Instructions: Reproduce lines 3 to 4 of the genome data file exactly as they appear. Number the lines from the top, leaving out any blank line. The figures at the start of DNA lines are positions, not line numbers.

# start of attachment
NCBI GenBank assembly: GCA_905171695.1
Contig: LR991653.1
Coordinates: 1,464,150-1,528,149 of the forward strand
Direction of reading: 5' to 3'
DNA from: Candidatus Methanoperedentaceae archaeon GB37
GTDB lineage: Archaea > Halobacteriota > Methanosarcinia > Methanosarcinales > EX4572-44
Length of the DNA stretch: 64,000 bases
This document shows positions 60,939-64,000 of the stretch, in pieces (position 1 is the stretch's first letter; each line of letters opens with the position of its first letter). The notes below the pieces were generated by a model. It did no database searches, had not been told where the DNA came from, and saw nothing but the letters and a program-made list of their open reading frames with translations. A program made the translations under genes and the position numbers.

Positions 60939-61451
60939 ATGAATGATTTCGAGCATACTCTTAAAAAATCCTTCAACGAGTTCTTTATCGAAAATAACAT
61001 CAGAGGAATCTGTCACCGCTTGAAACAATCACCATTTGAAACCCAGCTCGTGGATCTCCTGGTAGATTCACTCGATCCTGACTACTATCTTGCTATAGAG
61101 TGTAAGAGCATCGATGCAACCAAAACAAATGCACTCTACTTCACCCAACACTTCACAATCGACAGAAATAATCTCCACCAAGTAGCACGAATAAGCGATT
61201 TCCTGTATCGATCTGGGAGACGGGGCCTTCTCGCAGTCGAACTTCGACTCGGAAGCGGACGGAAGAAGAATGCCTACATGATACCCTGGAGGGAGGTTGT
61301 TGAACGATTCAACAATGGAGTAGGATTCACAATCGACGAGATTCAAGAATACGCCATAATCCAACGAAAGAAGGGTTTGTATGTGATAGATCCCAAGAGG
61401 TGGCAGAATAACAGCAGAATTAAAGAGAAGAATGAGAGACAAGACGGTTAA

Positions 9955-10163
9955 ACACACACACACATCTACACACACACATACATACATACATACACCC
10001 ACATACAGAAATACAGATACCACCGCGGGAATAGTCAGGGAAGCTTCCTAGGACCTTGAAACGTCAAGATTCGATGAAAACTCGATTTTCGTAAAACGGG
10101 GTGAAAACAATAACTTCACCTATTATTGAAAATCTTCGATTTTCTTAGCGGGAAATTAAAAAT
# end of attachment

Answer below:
Coordinates: 1,464,150-1,528,149 of the forward strand
Direction of reading: 5' to 3'